- 30x, 27–810mm zoom lens.
- 16.2-megapixel, back-illuminated Exmor R CMOS sensor.
- Built-in GPS tracking, complete with a compass.
- Full 1080p high-definition video recording, with stereo sound and HDMI output.
- 3D Sweep Panoramas and 3D Still Images, with 42.9-megapixel, high-resolution mode.
- Tilting 3-inch LCD screen with 921,000 dots.
- 10 frames per second burst shooting mode at full resolution.
- ISO range of 100–3,200.
- Optical SteadyShot, with Active Mode which cuts camera-shake while you’re shooting handheld HD video.
- Intelligent Auto Plus, Program and full Manual shooting modes.
- Support for both Memory Stick PRO Duo and Secure Digital cards.
- Price: approximately $450.
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The Sony DSC-HX100V super-zoom camera is an upgrade from the company’s HX1 model. Super-zoom describes a camera with a minimum 24x or bigger lens (the maximum is 35x) and that is just a bit larger than a standard compact camera. This Sony entry into the super-zoom market has a 30x extending optical lens. Considering its size and price, the DSC-HX100V is very competitive, with a maximum aperture of f/2.8 at the 27mm wide-angle setting and f/5.6 at the 810mm full telephoto setting.
Read real customer reviews of the Sony DSC-HX100V here.
Although super-zoom cameras tend to be small and light, the lens of the Sony DSC-HX100V, as with most super-zooms, doesn’t retract sufficiently to carry it in a shirt pocket, but you don’t need a giant camera bag either. Sony overcomes that slight annoyance with a camera that is noticeably more compact and weighs less than its competitive counterparts (just more than 20 ounces or 577 grams). That “miniaturization” still makes the camera easy to use. The average-size hand will find the right-hand grip ergonomically pleasing, in terms of both shape and feel. Even people with larger hands can hold it comfortably, with the little finger of the right hand under the camera instead of around the grip.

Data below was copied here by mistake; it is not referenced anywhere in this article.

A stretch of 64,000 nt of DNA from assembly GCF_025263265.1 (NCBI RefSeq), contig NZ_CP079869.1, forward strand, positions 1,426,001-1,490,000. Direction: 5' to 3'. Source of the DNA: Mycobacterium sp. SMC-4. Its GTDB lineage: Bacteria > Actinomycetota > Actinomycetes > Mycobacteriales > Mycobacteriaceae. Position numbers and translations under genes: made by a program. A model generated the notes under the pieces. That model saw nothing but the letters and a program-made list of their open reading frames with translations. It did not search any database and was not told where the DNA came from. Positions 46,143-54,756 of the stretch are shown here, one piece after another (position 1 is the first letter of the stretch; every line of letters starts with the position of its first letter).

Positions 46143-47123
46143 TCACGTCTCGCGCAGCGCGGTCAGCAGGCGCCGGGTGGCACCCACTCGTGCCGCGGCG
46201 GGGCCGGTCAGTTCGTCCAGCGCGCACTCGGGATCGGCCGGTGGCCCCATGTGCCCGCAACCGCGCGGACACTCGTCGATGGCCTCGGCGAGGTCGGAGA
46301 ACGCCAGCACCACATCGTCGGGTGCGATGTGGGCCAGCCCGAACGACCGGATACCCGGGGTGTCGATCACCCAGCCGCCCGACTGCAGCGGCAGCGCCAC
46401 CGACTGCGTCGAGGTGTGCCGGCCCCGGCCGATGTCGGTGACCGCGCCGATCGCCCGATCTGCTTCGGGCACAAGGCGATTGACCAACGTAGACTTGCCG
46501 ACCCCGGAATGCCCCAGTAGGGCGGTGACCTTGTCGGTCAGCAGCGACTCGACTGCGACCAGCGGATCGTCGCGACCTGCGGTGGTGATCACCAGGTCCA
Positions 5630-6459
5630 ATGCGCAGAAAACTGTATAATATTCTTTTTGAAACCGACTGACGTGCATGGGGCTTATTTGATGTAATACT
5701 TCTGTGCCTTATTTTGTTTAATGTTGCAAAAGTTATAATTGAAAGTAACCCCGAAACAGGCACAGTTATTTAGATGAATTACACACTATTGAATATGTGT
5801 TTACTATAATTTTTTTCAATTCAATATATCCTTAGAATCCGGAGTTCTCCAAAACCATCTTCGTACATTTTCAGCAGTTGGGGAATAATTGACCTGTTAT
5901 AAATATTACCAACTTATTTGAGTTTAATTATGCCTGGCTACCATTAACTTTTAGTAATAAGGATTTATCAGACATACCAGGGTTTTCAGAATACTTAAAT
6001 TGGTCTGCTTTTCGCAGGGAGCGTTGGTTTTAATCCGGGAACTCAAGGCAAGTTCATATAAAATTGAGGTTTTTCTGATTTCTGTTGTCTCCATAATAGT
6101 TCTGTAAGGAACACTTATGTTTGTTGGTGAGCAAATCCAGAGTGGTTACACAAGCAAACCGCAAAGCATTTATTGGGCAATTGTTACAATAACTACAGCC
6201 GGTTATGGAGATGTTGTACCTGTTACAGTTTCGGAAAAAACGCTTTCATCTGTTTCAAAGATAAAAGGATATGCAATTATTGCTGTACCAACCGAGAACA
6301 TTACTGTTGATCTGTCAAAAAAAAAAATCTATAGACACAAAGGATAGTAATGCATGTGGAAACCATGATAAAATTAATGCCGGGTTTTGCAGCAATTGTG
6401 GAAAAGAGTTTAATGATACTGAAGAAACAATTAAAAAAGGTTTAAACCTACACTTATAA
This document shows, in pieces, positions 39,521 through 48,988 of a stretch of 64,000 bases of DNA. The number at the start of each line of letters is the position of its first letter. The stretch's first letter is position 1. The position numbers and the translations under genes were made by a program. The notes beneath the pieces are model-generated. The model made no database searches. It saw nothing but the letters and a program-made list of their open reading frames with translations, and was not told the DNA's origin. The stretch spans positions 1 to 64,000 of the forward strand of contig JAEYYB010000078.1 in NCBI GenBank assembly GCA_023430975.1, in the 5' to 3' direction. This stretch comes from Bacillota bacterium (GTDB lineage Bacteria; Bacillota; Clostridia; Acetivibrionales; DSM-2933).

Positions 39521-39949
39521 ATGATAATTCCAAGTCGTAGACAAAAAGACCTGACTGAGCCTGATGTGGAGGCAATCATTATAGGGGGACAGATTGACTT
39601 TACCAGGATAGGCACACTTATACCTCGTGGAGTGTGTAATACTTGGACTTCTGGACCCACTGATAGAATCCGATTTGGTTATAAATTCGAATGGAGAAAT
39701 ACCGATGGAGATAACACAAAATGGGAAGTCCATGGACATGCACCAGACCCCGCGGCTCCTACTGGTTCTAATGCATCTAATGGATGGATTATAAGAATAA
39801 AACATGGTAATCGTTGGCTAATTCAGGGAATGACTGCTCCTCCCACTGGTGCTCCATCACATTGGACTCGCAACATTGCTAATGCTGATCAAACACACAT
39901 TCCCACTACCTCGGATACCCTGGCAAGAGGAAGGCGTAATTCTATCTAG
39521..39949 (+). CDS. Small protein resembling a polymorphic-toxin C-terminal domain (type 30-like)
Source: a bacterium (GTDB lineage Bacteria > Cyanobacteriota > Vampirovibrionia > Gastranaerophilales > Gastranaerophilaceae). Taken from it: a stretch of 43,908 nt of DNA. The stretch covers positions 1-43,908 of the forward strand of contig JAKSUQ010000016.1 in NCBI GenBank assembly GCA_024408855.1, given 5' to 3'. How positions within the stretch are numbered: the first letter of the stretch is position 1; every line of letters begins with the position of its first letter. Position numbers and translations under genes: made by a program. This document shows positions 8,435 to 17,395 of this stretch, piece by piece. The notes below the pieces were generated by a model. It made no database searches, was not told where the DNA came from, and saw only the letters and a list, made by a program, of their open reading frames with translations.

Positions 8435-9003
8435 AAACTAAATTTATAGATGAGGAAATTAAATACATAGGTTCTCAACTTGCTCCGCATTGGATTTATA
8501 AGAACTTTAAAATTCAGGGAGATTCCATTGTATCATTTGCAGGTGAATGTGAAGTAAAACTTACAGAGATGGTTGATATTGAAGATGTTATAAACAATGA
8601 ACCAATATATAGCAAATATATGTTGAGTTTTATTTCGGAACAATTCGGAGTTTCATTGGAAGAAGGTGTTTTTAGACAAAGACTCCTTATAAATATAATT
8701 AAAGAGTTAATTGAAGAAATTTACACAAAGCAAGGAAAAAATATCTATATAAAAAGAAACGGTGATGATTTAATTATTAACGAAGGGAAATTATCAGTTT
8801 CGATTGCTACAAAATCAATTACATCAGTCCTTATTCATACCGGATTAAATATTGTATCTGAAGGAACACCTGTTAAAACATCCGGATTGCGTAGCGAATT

Zoom functionality is amazingly effortless and quick, even with stepped selections and such a large focal range. What helps the zoom work so well is the fly-by-wire manual control ring on the lens barrel. With the switch on the side of the lens, the ring can be designated for either focus or zoom. Macro photography operations are greatly improved when the control ring is switched to focus mode to adjust it precisely with the aid of a magnified section of the image. The Sony DSC-HX100V seems to have been specifically designed for hand-held photography in low-light conditions, with its fast f/2.8 aperture and valuable dual-image stabilizer, with optical SteadyShot and a maximum ISO speed of 3,200. One possible concern is that the SteadyShot feature is always activated.
The HX100V may be one of the smallest super-zooms, but it’s built with a substantial 3-inch, 921,000-dot resolution LCD screen. Although it tilts in a 90-degree arc, the screen can’t be adjusted to a larger variety of angles, as many of the camera’s competitors do. An upside is that the image of the screen is clearly visible, even under sunlight.
The Sony HX100V’s LCD screen is not the only framing/composition option. The camera also has an electronic viewfinder (EVF) that is housed in a slight extension above the lens. A button to the right of the mock prism housing switches from LCD screen to EVF or vice versa. The other method is the automatic eye proximity sensor. The switch occurs whenever you put your eye to the camera. The EVF view is sharp and operates smoothly. Unfortunately, it’s quite small, which simply could be a limitation that Sony had to design to maintain the price point.